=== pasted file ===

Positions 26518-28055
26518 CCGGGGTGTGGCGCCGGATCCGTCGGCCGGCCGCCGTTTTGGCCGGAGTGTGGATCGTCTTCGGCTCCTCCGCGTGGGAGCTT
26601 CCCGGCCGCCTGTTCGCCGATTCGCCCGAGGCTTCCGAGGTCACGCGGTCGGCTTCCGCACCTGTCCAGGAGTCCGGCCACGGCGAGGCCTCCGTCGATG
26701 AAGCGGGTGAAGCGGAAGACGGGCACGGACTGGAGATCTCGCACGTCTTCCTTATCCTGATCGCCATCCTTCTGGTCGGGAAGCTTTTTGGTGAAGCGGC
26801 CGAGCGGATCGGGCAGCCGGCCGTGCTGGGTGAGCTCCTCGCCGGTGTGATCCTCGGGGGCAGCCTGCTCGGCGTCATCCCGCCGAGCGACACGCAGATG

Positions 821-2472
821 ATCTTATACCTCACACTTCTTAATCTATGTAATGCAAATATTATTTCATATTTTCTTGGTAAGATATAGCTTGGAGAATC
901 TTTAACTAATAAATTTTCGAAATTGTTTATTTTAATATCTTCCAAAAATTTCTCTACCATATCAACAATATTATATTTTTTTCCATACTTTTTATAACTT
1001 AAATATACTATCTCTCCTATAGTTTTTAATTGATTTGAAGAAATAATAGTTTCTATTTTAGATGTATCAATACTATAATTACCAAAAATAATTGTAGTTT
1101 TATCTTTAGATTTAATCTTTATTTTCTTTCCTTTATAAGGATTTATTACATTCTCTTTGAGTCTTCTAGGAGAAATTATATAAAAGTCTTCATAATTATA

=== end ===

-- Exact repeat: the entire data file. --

Positions 26518-28055
26518 CCGGGGTGTGGCGCCGGATCCGTCGGCCGGCCGCCGTTTTGGCCGGAGTGTGGATCGTCTTCGGCTCCTCCGCGTGGGAGCTT
26601 CCCGGCCGCCTGTTCGCCGATTCGCCCGAGGCTTCCGAGGTCACGCGGTCGGCTTCCGCACCTGTCCAGGAGTCCGGCCACGGCGAGGCCTCCGTCGATG
26701 AAGCGGGTGAAGCGGAAGACGGGCACGGACTGGAGATCTCGCACGTCTTCCTTATCCTGATCGCCATCCTTCTGGTCGGGAAGCTTTTTGGTGAAGCGGC
26801 CGAGCGGATCGGGCAGCCGGCCGTGCTGGGTGAGCTCCTCGCCGGTGTGATCCTCGGGGGCAGCCTGCTCGGCGTCATCCCGCCGAGCGACACGCAGATG

Positions 821-2472
821 ATCTTATACCTCACACTTCTTAATCTATGTAATGCAAATATTATTTCATATTTTCTTGGTAAGATATAGCTTGGAGAATC
901 TTTAACTAATAAATTTTCGAAATTGTTTATTTTAATATCTTCCAAAAATTTCTCTACCATATCAACAATATTATATTTTTTTCCATACTTTTTATAACTT
1001 AAATATACTATCTCTCCTATAGTTTTTAATTGATTTGAAGAAATAATAGTTTCTATTTTAGATGTATCAATACTATAATTACCAAAAATAATTGTAGTTT
1101 TATCTTTAGATTTAATCTTTATTTTCTTTCCTTTATAAGGATTTATTACATTCTCTTTGAGTCTTCTAGGAGAAATTATATAAAAGTCTTCATAATTATA